Vitamin D 600 international unit Builds healthy bones and teeth. Promotes healthy eyesight and skin Egg yolks, cheese, beef liver, soy milk, orange juice
Vitamin C 85 milligrams Absorbs iron and fosters the growth of gums, teeth and bones. Brussel sprouts, bell pepper, papaya, pineapple
Vitamin A 770 micrograms Forms healthy skin and eyesight. Helps with bone growth. Sweet potato, green leafy vegetables, milk, fish

Please note that even though our food may contain all the nutrients in most cases, it might not be possible to eat sufficient amounts of all types of food daily. Hence, opting for supplements will fill the nutrition gap. At the same time, it is important to remember that it is only a supplement, and not a substitute for the actual food. Following a good healthy diet is also necessary for good health.


1. What Is the Ideal Time to Start Taking Prenatal Vitamins?

Taking vitamins before trying to conceive is ideal and advisable. You are housing an extra person in your body, and so there are extra nutritional needs that should be met. However, some women may feel nauseous due to these pills, and for them, it is best to take them during meals. If that doesn’t help, it is best to check with your doctor.

2. How Can You Choose the Right Prenatal Supplements for You?

As there are no standards set, it is up to the doctor and the consultant to decide a safe and appropriate option. Doctors and gynaecologists have abundant experience in tackling these issues, which makes them the right people to recommend a supplement to you according to your health needs.

How Can You Choose the Right Prenatal Supplements for You?

3. How Many Prenatal Vitamin Pills Can You Take in a Day?

In most cases, one tablet per day is taken. Doubling up of the dose at times can be unnecessary unless told by a medical practitioner. It is recommended not to take any other vitamins or mineral supplements while taking prenatal supplements unless advised by the doctor.

4. Are There Side Effects of Prenatal Vitamins?

Prenatal vitamins may cause constipation, nausea, diarrhoea, dark stools, low appetite, stomach upset, and cramps. In any such cases, consult the doctor for side effects and its remedy. It is important to take proactive measures so that any side effects can be immediately rectified. A doctor will be best able to guide you, should you notice any side-effects.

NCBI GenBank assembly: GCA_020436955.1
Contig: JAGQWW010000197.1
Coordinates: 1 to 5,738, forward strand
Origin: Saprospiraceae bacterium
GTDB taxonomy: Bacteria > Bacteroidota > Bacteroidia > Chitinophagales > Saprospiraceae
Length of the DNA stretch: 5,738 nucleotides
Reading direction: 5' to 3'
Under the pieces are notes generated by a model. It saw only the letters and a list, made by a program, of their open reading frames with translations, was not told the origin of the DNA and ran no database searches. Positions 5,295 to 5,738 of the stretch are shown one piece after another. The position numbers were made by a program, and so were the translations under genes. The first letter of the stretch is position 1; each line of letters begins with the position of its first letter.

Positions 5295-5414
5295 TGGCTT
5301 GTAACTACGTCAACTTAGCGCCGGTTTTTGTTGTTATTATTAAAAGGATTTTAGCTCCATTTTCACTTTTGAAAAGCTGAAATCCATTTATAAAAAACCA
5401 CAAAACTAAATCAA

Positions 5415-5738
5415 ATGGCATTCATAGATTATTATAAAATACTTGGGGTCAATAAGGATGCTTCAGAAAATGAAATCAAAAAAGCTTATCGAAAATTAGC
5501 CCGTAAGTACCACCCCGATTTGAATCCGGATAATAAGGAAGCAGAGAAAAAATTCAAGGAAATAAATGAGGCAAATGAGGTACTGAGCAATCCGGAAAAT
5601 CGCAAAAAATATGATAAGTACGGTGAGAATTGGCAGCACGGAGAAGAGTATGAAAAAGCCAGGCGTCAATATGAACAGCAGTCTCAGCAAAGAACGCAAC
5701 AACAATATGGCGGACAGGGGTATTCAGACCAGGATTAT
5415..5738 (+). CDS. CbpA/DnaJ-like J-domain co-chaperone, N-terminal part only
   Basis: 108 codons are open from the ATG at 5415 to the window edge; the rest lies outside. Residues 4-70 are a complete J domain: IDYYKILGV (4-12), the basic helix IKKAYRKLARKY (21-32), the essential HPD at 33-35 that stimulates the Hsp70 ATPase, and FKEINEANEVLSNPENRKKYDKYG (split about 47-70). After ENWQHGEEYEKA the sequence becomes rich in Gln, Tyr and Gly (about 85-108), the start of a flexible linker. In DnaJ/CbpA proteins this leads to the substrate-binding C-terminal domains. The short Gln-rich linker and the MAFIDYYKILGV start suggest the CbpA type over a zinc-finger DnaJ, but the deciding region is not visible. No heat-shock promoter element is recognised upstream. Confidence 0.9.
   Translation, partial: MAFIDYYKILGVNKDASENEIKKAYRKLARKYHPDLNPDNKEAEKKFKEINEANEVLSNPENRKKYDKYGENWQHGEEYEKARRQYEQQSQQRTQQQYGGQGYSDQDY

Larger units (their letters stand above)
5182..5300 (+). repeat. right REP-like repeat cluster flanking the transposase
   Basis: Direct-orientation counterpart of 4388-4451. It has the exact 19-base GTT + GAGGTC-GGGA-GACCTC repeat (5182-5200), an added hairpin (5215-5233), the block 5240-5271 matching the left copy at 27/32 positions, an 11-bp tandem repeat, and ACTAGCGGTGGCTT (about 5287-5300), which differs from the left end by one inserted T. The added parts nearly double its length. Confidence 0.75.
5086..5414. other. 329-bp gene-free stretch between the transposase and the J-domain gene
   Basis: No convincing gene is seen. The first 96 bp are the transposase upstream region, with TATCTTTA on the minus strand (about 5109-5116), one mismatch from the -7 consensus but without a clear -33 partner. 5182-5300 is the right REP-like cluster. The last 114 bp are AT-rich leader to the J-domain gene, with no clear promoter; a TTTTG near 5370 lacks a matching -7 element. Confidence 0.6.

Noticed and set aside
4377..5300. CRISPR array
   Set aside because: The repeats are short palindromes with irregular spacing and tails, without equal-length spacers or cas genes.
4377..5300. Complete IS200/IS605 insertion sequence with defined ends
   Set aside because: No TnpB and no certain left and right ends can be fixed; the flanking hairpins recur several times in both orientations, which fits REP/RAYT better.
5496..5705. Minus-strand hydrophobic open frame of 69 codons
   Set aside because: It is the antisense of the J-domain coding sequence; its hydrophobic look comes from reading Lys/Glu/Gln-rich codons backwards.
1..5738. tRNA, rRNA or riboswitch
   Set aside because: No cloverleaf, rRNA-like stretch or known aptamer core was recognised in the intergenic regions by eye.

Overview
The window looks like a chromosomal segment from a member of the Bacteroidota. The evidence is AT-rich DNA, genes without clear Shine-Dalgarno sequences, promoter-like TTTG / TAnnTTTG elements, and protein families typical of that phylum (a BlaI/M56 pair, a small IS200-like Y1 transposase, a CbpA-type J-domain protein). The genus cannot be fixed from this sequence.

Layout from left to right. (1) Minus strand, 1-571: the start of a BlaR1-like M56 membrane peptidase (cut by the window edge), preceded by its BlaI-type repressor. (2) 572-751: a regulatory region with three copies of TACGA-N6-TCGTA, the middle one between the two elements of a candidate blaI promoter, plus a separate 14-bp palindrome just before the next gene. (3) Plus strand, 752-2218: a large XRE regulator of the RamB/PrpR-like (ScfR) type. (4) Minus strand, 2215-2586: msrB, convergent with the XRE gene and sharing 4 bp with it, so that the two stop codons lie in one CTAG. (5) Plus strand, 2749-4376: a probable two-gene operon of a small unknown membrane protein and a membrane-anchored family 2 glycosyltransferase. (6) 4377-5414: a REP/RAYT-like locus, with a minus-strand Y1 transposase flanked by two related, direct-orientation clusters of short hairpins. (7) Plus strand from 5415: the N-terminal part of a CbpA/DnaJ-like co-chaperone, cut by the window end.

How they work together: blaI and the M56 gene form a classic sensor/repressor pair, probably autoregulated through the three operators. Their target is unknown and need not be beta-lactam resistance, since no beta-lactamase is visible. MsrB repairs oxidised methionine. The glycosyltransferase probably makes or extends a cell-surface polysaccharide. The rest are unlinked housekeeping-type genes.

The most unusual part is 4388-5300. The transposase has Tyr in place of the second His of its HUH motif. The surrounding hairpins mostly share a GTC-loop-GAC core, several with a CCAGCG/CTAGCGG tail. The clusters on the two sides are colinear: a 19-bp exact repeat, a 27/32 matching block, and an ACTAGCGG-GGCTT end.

5. What if You Have Trouble Swallowing Vitamins During Pregnancy?

Ask your doctor to prescribe a smaller pill with a slick coating. Alternatively, there are chewable pills and powdered supplements that can be mixed with water for consumption. There are also smaller pills available that make taking your daily medication easy.

6. What if Vitamins Upset Your Stomach?

Supplements can upset your gastrointestinal tract and cause queasiness. To avoid this, try taking your pills with a meal or at bedtime. In other cases, iron supplements can cause constipation. Talk to your doctor to switch the pill, or try to ease constipation by drinking prune juice. Eating 2-3 servings of fruit a day or taking a psyllium fibre supplement helps too. Psyllium is sold in the form of powder pills and is known to be a laxative.

What if Vitamins Upset Your Stomach?

7. What if the Vitamins Make You Feel Nauseous?

Talk to the doctor to replace the current pill with a one that suits you better, but remember that switching from bouncing off one pill to the other is also not a good practice if it happens frequently. A change in supplements should not be done without consulting the doctor.

8. Should You Be Concerned About Other Nutrients as Well?

Some prenatal vitamins might not contain other essential nutrients like omega-3 fatty acids. For women who do not eat certain food items, consulting a doctor to fix the nutritional gap is important. You can get omega-3 fatty acids from salmon and tuna. Walnuts and olive oil are also considered to be good sources.

Should You Be Concerned About Other Nutrients as Well?

9. How Long Should You Take Prenatal Vitamins?

Vitamins should be consumed throughout pregnancy. Calcium and Vitamin D are important prenatal supplements during the first trimester as the baby’s bones are growing rapidly and require strengthening. In some cases, the doctor may as well prescribe a vitamin pill even after birth. This is because the body needs to replenish the loss of nutrition. While breastfeeding, taking prenatal pills will ensure the baby gets the nutrients from the milk.

Refer to the chart above to understand the best vitamins for a healthy pregnancy, but before you decide to include any supplement to in your diet, do remember that it should be done under the guidance of your doctor.

Prenatal vitamins should be considered seriously and discussed with the health-care specialist before and after pregnancy. Talk to the doctor to make a wise choice keeping in mind your overall health and dietary intake.

Also Read: Pregnancy Diet Chart – A Simple Diet Plan for a Pregnant Woman